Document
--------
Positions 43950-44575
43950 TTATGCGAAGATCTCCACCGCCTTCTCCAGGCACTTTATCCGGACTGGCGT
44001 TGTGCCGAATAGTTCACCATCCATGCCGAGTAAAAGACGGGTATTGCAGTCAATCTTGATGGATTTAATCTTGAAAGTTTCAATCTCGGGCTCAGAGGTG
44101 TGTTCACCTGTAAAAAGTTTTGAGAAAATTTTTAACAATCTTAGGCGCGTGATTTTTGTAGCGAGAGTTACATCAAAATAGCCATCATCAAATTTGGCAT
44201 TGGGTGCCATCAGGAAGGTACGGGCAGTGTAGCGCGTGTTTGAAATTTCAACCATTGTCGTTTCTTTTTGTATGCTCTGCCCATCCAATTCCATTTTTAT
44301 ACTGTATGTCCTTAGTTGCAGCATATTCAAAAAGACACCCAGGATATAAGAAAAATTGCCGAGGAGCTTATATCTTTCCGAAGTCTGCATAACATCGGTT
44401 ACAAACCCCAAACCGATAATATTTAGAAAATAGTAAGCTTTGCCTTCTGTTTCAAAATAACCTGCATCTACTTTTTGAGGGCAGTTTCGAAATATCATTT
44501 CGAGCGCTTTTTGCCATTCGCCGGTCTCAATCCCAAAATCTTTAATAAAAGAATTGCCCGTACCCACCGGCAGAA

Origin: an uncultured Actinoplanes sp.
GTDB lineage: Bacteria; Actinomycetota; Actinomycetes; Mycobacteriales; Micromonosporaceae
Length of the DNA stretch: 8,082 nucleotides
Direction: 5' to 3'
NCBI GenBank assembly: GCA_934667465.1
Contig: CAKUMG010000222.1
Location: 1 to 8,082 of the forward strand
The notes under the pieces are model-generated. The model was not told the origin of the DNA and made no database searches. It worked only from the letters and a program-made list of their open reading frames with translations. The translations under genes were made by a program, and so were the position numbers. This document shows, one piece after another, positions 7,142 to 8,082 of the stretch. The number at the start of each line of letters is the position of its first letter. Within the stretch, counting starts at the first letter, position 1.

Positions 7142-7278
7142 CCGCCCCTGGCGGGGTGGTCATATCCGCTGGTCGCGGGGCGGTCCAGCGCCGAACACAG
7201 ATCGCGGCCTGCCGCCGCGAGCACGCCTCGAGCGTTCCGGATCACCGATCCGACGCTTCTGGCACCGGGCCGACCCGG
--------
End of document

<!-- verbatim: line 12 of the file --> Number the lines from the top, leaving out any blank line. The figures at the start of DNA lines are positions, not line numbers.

Direction: 5' to 3'